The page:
December 8, 2022 : By Ryan Klinker - Office of Communications & Public Engagement
In the years since her time onstage as a student in Liberty University’s Department of Theatre Arts, Rachel Day Hughes (’13) has brought her acting craft to multiple stages. This holiday season, she has made her screen debut in the feature film “I Heard the Bells,” which premiered on Dec. 1 and has rapidly gained an audience around the country.
The film, which is currently showing in Lynchburg and other locations nationwide, is the first cinematic project by Sight & Sound, an entertainment ministry that has staged stories of faith in an immersive theatre experience for five decades. Sight & Sound theaters are in Lancaster, Pa., and Branson, Mo. Sight & Sound TV was launched in 2020 to provide streamable content, and it has since reached virtual audiences in 175 countries.
“I Heard the Bells” tells the true story of 19th century American poet Henry Wadsworth Longfellow, author of the famous “Paul Revere’s Ride,” as he encounters a period of loss and depression but finds newfound hope during the Christmas season and pens the poem “I Heard the Bells on Christmas Day.” Sight & Sound describes the film as “an inspiring story of redemption and rekindled faith.”
“The heart of the story is hope; rekindling hope over a life that is marked by grief and suffering,” Hughes said. “He suffers a great deal of loss and is challenged through his journey of grief to wrestle with his faith. What’s so beautiful about his journey is that he does reclaim the truth of the words “Peace on earth, good will to men” as he is writing this poem on Christmas Eve. It’s the story of one man’s journey through grief and back to the Lord.”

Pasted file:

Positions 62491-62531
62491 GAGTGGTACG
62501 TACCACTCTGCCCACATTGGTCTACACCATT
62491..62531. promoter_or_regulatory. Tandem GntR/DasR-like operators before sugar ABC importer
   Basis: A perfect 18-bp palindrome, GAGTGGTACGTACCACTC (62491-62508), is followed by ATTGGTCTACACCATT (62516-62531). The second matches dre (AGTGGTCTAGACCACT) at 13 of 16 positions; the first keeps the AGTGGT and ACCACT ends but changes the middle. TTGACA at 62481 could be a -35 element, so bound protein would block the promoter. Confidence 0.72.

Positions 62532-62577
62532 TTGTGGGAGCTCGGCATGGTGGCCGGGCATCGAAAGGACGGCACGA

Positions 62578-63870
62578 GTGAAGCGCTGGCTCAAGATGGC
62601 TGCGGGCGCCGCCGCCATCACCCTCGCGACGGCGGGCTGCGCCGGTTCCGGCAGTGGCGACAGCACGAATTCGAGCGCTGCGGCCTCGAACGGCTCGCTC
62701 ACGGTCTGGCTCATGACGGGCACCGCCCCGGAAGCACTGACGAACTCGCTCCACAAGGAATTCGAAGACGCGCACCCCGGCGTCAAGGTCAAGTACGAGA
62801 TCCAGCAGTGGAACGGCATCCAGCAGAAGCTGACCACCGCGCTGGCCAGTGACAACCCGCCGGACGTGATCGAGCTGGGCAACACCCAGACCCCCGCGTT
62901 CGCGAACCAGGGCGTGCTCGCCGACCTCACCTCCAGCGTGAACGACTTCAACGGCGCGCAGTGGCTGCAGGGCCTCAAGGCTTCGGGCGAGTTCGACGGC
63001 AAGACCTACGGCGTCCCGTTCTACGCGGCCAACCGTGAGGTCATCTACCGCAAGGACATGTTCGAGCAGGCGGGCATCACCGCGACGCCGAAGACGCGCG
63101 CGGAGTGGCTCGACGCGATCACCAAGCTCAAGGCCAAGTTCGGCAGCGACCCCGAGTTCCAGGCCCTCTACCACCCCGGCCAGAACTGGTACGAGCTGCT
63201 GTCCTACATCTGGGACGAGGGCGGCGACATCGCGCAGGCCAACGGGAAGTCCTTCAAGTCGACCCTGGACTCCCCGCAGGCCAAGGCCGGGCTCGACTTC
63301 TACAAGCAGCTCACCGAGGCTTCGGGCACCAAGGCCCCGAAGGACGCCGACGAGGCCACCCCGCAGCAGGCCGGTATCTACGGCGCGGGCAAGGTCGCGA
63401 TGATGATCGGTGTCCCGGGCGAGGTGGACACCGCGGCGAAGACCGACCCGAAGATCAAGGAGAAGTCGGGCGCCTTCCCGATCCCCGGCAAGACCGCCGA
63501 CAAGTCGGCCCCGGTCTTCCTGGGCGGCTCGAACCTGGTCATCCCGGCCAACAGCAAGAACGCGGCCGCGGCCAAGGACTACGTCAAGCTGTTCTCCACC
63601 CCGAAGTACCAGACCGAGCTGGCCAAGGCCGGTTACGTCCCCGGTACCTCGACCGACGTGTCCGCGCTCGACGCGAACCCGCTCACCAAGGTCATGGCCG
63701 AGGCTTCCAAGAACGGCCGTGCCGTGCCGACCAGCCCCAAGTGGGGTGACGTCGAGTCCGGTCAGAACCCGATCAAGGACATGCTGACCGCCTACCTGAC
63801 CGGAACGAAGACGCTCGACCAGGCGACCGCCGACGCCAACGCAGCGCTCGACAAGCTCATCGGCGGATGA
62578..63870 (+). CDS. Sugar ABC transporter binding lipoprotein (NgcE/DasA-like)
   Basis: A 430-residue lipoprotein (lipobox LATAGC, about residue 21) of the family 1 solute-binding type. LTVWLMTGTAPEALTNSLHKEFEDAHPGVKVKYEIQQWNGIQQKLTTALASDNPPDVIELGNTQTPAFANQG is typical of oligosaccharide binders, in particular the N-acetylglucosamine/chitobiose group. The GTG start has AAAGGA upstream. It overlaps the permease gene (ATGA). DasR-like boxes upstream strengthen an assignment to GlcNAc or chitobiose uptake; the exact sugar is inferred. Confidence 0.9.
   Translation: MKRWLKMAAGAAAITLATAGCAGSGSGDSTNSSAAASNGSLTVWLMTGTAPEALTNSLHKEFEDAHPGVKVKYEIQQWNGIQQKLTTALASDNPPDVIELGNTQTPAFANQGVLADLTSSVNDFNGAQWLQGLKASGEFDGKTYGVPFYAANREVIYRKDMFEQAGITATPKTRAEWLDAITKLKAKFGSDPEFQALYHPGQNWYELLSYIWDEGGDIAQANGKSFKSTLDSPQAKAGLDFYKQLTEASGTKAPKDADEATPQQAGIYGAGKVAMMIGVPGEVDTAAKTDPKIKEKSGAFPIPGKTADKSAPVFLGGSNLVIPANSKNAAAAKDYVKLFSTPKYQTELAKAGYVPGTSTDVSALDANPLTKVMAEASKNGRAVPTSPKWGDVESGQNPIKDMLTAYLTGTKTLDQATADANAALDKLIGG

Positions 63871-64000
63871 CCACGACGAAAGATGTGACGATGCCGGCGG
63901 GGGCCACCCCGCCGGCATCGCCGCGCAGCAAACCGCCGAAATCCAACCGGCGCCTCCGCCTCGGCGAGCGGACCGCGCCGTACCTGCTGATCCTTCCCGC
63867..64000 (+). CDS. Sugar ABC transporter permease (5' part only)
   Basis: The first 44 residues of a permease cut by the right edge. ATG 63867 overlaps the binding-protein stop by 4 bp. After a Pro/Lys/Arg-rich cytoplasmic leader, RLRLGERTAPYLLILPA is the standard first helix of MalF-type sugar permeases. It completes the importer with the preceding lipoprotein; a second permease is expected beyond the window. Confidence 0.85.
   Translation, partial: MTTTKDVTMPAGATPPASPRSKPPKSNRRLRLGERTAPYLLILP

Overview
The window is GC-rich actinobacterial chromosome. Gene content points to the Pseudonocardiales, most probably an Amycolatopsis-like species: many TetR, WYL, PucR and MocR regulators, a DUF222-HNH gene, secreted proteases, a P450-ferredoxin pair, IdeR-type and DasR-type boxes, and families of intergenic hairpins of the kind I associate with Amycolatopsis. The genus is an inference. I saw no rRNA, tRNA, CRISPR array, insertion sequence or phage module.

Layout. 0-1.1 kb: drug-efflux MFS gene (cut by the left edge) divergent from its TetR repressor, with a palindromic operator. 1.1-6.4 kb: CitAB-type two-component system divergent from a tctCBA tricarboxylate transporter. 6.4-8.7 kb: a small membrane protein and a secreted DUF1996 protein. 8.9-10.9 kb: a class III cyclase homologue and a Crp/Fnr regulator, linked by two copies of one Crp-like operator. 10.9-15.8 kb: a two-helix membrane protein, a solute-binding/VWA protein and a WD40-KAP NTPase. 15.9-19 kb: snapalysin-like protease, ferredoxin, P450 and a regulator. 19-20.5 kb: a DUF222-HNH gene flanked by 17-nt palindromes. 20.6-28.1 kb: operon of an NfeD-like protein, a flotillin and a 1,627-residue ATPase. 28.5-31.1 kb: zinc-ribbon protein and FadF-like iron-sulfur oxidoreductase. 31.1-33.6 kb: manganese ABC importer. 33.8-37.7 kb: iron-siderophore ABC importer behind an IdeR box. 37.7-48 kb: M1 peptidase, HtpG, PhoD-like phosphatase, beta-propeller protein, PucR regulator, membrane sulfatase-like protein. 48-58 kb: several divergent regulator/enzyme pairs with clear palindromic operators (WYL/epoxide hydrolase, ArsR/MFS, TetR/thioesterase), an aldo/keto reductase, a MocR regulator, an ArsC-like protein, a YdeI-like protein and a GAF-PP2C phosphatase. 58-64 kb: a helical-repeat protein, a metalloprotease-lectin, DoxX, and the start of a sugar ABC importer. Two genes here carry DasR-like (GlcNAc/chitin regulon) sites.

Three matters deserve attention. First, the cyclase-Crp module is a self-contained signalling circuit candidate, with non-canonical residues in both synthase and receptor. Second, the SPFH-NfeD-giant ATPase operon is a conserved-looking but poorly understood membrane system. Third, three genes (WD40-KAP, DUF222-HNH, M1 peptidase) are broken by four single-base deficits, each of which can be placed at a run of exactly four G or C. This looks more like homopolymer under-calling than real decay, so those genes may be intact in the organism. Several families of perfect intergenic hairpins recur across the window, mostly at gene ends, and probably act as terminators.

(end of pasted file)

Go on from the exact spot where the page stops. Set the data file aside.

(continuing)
Hughes portrays Longfellow’s wife, Fanny, and was able to develop her character by reading a diary that Fanny kept for much of her life, which was later turned into a book, “Mrs. Longfellow.”
“It was a real treasure trove for an actor to get to experience the whole true story of her life through her own words,” Hughes said. “The whole thing was such a dream. I felt like I was time traveling because of the authenticity of the set. It really felt like we were back in the mid-1800s. My favorite part was filming the communion scene, which is straight from Fanny’s diary word-for-word. It was a full-circle moment for me as an actor.”
She said her time in Liberty’s theatre program helped her delve deeper into the techniques and philosophies of acting, citing Professor Chris Nelson as being a particular influence on her work today. At Liberty, Hughes performed in productions of “Beauty and the Beast,” “The Phantom of the Opera,” “Hairspray,” “Tarzan,” and multiple other shows.
“I definitely would not be here today without my experience at Liberty,” Hughes said. “I received a Grade-A education in acting theory and practice, and I really fell in love with the art and craft of acting under the teaching of Chris Nelson specifically. I had performed in my early life before college quite a bit, but I didn’t know much about the great acting teachers and theories and how it’s truly done.”
Hughes also credited Liberty for her start in professional theatre. As a student, she attended events like the Southeastern Theatre Conference, which allowed her to connect with regional theatre companies in Georgia that she went on to perform with after graduation. In the fall of 2013, Hughes moved to Lancaster, Pa., to join Sight & Sound and has performed in 11 of its productions.
While the film originally scheduled as a three-day theater event as part of a Fathom Events release, audience reception has extended its time in theaters nationwide, with some locations planning to screen the film into early January. Showtimes and participating theaters can be found on the film’s website.
After its theatrical release concludes, “I Heard the Bells” can be streamed at Sight & Sound TV and will be released on DVD next year.